If there was ever a quid pro quo regarding Ukraine it came from the presidential candidate Joe Biden while he was Vice President under the corrupt Obama administration. The supposed inquiry by President Trump into investigating Biden is a nothing story, yet the Democrats have no choice but to run with it. That is because as they look at their field of candidates to challenge Trump in 2020, Biden is their best chance at taking back the White House. And he is a loser out of the gate. Even without the corruption that is obvious between Biden, his son and the Ukraine and Chinese governments, Joe Biden is a terrible candidate who will never be able to go toe to toe with Trump in a debate, and everyone can see that clearly. The impeachment proceedings, or even the suggestion by Democrats is a hail Mary at best for the end zone from their own 1-yard line. It’s not looking good for them.

While I do feel like I’m telling people I told you so more and more often these days, that’s because I have. But as I said, I love the book Thus Spoke Zarathustra and I do feel like the main character from that book who came down from his cave to teach the world about the overman, found that they were not receptive, then decided to return to leave the world to crash at its own feet. And I might have done just that a few years ago if Trump had not made himself available to fight this fight not just at the state and local levels, but at the national and international. There are a lot of overman out there in the world, but Trump decided to come out of his penthouse with his super model wife and his great wealth and fight the good fight, and there is no competition on the Democrat side with a person like that, because they stand against any society that produces those kinds of people. So naturally they have nobody in their party who can compete with Trump head to head. And they now realize too late, that they can’t.

Looking at the big picture, which we all should be doing, this is precisely the kind of philosophic discussion we should be having. What value to society is the overman opposed to the self-sacrificing altruist? The Democrats and largely Republicans for most of the last century have been pointing to the altruist. The Zarathustras were too scary for them, and too self-reliant, so they weren’t given much consideration. Until the political machines of the world have seen what having one as President of the United States looked like. Now suddenly, all the games of globalism aren’t working, Iran can only throw fits to get attention, China is forced to take second place on the world stage, and Europe looks like a discombobulated mess stuck in its own past in comparison.

Even the Asian contemporaries of Zarathustra, the Tibetan Buddhists sitting on their immovable spots can’t compete, because while Zarathustra was a very defined individualist honing their skill sets to perfection and brining boons to the world as a result, the Buddhists just quit the world and leave it to the greedy, and social malcontents to rule, which was fine with all the power players who wanted a seat at the table, so long as it was equal to everyone else just as demented. Thus, that is the platform of the Democrats and has been for a very long time. While it was easy for those political types to point to religions that promote self-sacrifice, like Buddhism, like Christianity, even the Muslim variants of the same stories, nobody was ready for a self-assured spokesman like Trump. Yet there he was asking through Twitter why nobody was investigating the Biden campaign for collusion with Ukraine. Democrats were outraged, only they were supposed to ask such questions, and if they lost Biden, who would that leave them with to sweep up moderates in the rust belt states? Nobody but outright socialists—and Americans wouldn’t knowingly vote for one of those—not yet.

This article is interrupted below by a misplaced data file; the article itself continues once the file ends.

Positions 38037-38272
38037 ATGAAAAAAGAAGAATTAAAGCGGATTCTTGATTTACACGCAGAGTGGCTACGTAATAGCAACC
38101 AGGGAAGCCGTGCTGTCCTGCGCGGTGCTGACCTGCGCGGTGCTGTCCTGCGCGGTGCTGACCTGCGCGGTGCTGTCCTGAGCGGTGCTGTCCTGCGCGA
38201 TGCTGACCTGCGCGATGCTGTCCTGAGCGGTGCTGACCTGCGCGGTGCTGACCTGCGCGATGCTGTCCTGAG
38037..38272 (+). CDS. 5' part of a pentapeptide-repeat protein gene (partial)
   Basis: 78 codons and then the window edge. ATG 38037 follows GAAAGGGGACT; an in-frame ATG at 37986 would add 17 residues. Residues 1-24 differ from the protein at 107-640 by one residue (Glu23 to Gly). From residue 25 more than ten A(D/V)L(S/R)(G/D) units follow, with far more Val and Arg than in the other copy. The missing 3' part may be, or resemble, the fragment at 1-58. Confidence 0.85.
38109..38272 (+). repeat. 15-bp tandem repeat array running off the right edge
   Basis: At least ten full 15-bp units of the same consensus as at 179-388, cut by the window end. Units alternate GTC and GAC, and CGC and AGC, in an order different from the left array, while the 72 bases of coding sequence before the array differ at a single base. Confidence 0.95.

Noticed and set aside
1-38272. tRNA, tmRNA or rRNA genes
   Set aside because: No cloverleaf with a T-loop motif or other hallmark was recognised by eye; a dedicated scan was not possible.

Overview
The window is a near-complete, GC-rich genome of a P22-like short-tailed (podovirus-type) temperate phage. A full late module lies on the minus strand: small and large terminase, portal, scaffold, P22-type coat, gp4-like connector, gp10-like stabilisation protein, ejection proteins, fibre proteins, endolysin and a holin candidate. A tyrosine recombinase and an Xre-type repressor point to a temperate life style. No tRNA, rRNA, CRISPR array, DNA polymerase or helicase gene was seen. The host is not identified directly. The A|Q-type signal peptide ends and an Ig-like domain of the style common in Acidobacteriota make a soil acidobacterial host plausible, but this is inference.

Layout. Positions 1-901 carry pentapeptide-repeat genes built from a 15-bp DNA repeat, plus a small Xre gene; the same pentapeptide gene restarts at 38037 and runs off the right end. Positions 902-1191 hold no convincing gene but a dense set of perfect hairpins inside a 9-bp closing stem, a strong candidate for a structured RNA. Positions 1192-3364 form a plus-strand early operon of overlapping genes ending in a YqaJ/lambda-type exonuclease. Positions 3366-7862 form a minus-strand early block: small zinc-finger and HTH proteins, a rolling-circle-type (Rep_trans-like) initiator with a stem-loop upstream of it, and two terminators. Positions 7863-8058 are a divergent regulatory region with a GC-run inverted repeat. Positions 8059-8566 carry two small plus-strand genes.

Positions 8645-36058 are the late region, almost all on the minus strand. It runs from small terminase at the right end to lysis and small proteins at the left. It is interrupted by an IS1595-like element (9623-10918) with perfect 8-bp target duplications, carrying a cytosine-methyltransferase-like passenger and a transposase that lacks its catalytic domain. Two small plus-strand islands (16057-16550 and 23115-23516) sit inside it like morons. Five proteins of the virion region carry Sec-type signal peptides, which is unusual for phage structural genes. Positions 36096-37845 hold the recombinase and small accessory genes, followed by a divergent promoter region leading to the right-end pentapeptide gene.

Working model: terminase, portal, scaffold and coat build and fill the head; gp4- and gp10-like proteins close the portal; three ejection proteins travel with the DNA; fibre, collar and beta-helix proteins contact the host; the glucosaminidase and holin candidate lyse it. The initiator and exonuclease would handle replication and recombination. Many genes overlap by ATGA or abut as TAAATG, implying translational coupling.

So like villains at the end of each episode of Scooby Doo the Democrats are saying, “if it wasn’t for that pesky Trump they might have won.” That is why they are trying one last thing to get a foothold in the 2020 election, maybe people won’t vote for Trump if they think he’s been impeached. But the rest of us know the game and can see the writing on the wall. Individualism is winning over collectivism in a big way and the means of production through capitalism has one big champion in the world forcing those committed to globalism to run to catch up, which will take them decades. That will make the United States the world leader for many, many years while the plan all along was to destroy America and make it just another state under the rule of the United Nations.

We have globalists everywhere, zoning boards all across our nation are filled with them and you can see their efforts with all the Agenda 21 projects that are now in all our communities today. This plan goes back for many years and started in our education system with instigating implementation through political leveraging. So, to a point, I understand their reluctance to observe reality, the reality where Trump is president voted for by the public despite the government efforts to stop that movement. We don’t want to be like Hong Kong, protesting for rights that we already have. For us, its better not to let it go in that direction, which was precisely where it was headed. However, now its too late for Democrats and they know it. They are going to try to impeach President Trump just as the village protested Zarathustra once he revealed himself. Nobody wants to live up to the high bar of an overmanwarrior. Yet, enough people do want one in the White House to keep him there, and that is now grossly evident to Democrats and Globalists everywhere.

Rich Hoffman

Sign up for Second Call Defense here: http://www.secondcalldefense.org/?affiliate=20707 Use my name to get added benefits.